Q&A with Eric Smith, author of Textual Healing


Eric Smith, author of Textual Healing – about a once-famous author who finds his former bestselling book in the sale bins of Barnes and Noble – talks about his book, John Cusack, and sugar gliders.

  • Textual Healing is such a fresh concept – a support group for writers struggling with writer’s block. However did you come up with it?

I actually had a bizarre dream in college. I had written a book, and the day it came out, I discovered it on clearance at a bookshop for super cheap. I had this nervous breakdown, started crying, etc. I keep a dream journal and jot down my more strange dreams… and this one stuck with me. When I was working on my thesis for my undergrad, which was to be a novel or a collection of short stories, I went with that dream, and expanded it. The result was the silly book you just read.

  • Ace strikes me as sort of this generation’s Rob Fleming of Nick Hornby’s High Fidelity, only instead of a former DJ-turned-record store owner, you have a former bestselling author-turned-bookstore owner. Has anybody ever told you that? Were there any other literary comparisons made with your character?

Why thank you! Hornby is a huge influence and one of my favorite writers. Ever. A couple of people have made that comparison, and that absolutely thrills me. That’s exactly what I was going for.

  • What, exactly, is a sugar glider? I kinda have this idea that it’s a baby bat with a sugar fetish (I’ll Google later to see if I’m wrong).

Hahaha. They are these perfectly harmless, adorable marsupials that people often keep as pets. They can glide around, much like a flying squirrel… but don’t be fooled. They are actually a kind of possum. And that’s your fun fact of the day.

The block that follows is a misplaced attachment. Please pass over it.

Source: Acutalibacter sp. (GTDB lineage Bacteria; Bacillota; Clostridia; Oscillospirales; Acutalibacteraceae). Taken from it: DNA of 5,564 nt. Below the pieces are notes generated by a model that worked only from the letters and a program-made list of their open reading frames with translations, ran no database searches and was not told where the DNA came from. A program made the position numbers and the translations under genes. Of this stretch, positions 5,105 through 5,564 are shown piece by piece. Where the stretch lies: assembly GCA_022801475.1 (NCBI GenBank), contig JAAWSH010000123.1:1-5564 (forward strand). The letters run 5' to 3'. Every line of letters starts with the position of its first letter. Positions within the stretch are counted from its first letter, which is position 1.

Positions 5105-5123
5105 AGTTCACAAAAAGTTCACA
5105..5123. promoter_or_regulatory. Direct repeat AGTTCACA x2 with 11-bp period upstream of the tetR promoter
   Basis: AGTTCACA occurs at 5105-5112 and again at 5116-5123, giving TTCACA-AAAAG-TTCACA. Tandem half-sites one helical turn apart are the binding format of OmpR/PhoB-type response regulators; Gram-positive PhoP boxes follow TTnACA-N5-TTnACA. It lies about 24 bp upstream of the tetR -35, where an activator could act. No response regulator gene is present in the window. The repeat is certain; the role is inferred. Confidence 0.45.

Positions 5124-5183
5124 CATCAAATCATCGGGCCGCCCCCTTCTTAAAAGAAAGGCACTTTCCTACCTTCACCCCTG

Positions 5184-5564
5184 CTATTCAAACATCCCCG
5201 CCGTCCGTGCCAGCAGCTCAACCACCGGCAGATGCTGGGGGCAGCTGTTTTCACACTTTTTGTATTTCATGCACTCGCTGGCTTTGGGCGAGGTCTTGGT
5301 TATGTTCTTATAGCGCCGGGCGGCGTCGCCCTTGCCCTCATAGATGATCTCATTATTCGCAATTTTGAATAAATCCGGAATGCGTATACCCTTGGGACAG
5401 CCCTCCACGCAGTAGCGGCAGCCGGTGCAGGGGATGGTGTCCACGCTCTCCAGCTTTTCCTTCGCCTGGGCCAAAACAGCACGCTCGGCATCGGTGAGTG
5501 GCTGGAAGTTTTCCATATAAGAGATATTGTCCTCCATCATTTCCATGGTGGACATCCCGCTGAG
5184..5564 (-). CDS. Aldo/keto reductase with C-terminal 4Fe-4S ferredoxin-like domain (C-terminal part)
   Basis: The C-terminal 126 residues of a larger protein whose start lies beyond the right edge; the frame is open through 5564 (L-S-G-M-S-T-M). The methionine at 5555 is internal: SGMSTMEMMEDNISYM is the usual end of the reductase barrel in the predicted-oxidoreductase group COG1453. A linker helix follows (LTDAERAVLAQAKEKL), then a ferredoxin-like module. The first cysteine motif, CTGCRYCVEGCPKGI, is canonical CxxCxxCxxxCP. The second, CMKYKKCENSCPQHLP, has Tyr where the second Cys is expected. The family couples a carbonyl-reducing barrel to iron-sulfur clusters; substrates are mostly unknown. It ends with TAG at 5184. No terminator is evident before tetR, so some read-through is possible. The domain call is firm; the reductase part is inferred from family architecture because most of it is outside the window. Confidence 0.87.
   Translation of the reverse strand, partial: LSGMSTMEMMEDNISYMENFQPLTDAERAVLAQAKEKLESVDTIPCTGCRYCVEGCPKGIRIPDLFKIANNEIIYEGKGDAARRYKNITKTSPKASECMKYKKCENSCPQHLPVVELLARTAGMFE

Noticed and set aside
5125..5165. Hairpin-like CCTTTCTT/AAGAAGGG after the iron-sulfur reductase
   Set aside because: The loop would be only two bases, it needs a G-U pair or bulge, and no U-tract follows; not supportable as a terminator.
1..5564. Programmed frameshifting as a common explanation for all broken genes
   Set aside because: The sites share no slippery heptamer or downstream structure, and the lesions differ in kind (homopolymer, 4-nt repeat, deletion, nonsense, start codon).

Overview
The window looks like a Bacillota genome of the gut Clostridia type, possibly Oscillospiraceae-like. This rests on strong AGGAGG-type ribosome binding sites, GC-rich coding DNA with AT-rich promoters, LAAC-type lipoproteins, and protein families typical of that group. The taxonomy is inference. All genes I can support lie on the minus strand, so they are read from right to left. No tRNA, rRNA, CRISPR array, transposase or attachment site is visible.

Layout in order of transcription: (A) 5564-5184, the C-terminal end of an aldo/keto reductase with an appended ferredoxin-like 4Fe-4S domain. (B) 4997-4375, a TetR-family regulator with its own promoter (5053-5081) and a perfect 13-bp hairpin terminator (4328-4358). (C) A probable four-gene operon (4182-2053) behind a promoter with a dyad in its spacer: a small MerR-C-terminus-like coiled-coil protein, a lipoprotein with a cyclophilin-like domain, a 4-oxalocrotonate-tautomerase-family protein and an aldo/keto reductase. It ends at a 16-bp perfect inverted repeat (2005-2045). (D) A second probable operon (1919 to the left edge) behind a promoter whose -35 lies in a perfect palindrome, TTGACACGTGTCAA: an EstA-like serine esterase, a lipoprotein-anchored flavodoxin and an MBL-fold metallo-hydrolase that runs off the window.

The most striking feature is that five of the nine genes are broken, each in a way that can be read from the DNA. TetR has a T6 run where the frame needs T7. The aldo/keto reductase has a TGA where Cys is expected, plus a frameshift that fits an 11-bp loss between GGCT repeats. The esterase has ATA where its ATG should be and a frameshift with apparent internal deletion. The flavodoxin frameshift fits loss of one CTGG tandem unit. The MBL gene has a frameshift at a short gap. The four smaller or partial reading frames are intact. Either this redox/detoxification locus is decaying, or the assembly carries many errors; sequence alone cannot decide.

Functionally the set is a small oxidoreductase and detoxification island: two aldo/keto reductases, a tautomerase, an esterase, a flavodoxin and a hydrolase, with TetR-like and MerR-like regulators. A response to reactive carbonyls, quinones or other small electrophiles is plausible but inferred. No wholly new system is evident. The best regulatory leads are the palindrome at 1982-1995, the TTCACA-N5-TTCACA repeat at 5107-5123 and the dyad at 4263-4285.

• I have to you give you props for the whole pirate-versus-ninja subplot – and the costume ideas. I tend to giggle when I remember them. Were there times you’ve thought, “this is too much” and removed parts of the book?

Oh, plenty of times. That whole subplot was a lot longer, and some of the ridiculous inner-dialogue sequences with Ace were also cut. I had to keep some semblance of believability, despite the cliché everything-moves-really-quick romantic comedy structure and the strange characters.

  • Will we get to read more of Andrew “Ace” Connor soon? A sequel, perhaps?

Eh, probably not. Right now I’m working on a sort of Philadelphia tourism guide and concentrating on short essays. I’ve got another novel kicking around, but I’m still waiting to see where else Textual Healing goes.

  • Really Random Question: If Textual Healing became a TV series, who’d you want to play Ace?

Oh man… in a dream world, John Cusack. But I don’t think he’d do television. So maybe Fry from Futurama.


It could happen. 🙂


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